Now that I've got your attention, let me tell you about my new favorite cooking tool -- it's a Japanese skimmer that lifts off unwanted crud from your bubbling brew, whether that's a stock, pot of beans or batch of Vietnamese pork riblets in caramel sauce. The skimmer works a zillion times better than any other gadget I've bought or tried.
The mesh is fine and the rim is thin enough to just glide right under the fat or scuzzy bubbles and scoop it right up. Whoever designed it was a genius because the mesh has been formed into a slight bowl shape to hold the unwanted junk. What's more, it cleans up exceptionally well with soap and can go into the dishwasher.
Some of you have said that skimming scum from your pot of pho seems like an endless task but with this lightweight skimmer, you'll be looking forward to when the scum reappears on the surface of the broth. You'll be sad when there's nothing left to skim.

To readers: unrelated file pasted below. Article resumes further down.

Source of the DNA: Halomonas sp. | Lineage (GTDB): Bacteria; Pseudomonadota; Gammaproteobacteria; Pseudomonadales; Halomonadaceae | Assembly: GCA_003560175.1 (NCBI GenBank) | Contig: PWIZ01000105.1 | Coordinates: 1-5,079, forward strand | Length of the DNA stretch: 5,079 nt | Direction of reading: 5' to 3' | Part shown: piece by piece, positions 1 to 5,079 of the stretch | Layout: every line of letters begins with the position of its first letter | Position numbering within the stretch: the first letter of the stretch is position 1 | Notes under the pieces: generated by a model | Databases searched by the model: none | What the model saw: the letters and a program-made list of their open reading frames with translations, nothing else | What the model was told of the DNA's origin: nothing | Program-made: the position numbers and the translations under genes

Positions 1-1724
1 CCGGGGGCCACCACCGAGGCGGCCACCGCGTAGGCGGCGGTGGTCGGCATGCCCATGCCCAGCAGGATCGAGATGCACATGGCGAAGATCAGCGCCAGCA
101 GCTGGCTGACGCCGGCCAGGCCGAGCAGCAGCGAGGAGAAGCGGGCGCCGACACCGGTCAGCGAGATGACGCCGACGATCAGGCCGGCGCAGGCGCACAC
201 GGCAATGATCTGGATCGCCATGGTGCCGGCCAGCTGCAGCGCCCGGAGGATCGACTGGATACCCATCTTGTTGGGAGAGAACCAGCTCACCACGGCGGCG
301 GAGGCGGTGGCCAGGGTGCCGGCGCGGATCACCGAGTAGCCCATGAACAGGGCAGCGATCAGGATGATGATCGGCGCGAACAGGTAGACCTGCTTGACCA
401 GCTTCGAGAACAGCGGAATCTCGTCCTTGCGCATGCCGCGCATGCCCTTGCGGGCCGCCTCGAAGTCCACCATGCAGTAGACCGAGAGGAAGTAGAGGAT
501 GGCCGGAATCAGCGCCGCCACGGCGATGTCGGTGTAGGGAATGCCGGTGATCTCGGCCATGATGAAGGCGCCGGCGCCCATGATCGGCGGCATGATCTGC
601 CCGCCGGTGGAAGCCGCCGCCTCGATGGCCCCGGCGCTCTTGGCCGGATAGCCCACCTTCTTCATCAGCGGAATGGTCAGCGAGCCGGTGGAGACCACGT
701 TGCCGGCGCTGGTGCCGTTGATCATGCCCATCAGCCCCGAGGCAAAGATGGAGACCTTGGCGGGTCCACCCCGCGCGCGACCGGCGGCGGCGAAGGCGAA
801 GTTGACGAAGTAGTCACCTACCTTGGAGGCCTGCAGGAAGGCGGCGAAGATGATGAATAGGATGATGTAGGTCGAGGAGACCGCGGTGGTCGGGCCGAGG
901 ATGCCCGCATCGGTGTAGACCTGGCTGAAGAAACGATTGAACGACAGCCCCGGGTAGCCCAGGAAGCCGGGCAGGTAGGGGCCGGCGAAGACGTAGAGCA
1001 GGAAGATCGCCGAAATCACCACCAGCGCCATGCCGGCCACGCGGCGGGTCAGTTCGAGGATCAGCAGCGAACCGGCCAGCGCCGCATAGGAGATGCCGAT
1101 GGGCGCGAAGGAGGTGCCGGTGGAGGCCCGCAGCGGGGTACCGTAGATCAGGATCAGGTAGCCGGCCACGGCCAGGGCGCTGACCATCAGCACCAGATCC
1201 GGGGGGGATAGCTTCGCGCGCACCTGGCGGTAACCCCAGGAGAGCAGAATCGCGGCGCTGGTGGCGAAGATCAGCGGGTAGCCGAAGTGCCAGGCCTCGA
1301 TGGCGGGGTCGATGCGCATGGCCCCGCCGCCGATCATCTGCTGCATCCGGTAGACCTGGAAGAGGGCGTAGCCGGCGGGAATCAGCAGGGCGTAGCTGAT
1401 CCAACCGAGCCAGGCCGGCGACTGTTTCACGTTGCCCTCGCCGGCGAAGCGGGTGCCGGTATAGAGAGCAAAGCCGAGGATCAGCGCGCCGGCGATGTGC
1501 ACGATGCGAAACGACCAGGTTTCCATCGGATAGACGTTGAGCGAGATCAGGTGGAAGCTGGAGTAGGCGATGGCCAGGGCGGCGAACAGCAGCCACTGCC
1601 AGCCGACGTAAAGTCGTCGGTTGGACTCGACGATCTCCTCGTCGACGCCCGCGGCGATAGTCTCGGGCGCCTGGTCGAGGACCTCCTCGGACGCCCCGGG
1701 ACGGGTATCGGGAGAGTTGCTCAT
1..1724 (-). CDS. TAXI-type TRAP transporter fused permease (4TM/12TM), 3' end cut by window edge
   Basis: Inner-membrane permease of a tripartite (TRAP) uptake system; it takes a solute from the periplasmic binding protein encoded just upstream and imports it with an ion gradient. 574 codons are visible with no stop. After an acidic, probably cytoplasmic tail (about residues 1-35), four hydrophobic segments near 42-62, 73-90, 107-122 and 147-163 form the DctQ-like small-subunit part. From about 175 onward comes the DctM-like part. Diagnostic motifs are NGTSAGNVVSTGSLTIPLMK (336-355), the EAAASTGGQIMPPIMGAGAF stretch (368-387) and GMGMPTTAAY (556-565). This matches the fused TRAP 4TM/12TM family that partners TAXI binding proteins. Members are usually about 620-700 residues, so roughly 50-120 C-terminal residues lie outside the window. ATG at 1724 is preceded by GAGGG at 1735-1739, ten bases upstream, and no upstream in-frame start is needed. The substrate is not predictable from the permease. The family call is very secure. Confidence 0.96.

I'm indebted to Niloufer Ichaporia King, author of the fabulous My Bombay Kitchen about Parsi cooking in India, for inviting me to lunch and then sending me away with this invaluable gift. She beamed with enthusiasm when she gave it to me and I knew it was special. Niloufer is no fool. So many thanks to Niloufer! (By the way, if you're in the Bay Area, Niloufer is cooking her annual Parsi New Year Feast at the venerable Chez Panisse restaurant in Berkeley on March 21. Call for details.)
Where can you buy one? Try an Asian market or restaurant/kitchenware supply shop like the Kamei or the Wok Shop in San Francisco Chinatown, where Niloufer got hers. I saw them at Marina Foods market in Cupertino. Wherever you are, I imagine that these are not hard to find.
The one I have came in a plastic sleeve with yellow and black Japanese lettering. One of the words -- if you read characters -- is for oil. I noticed that there are some that don't come in the plastic but look the same. Also, they come in different sizes.
How much does this thing cost? About
Less than $2 my friends. Go forth and seek one for yourself!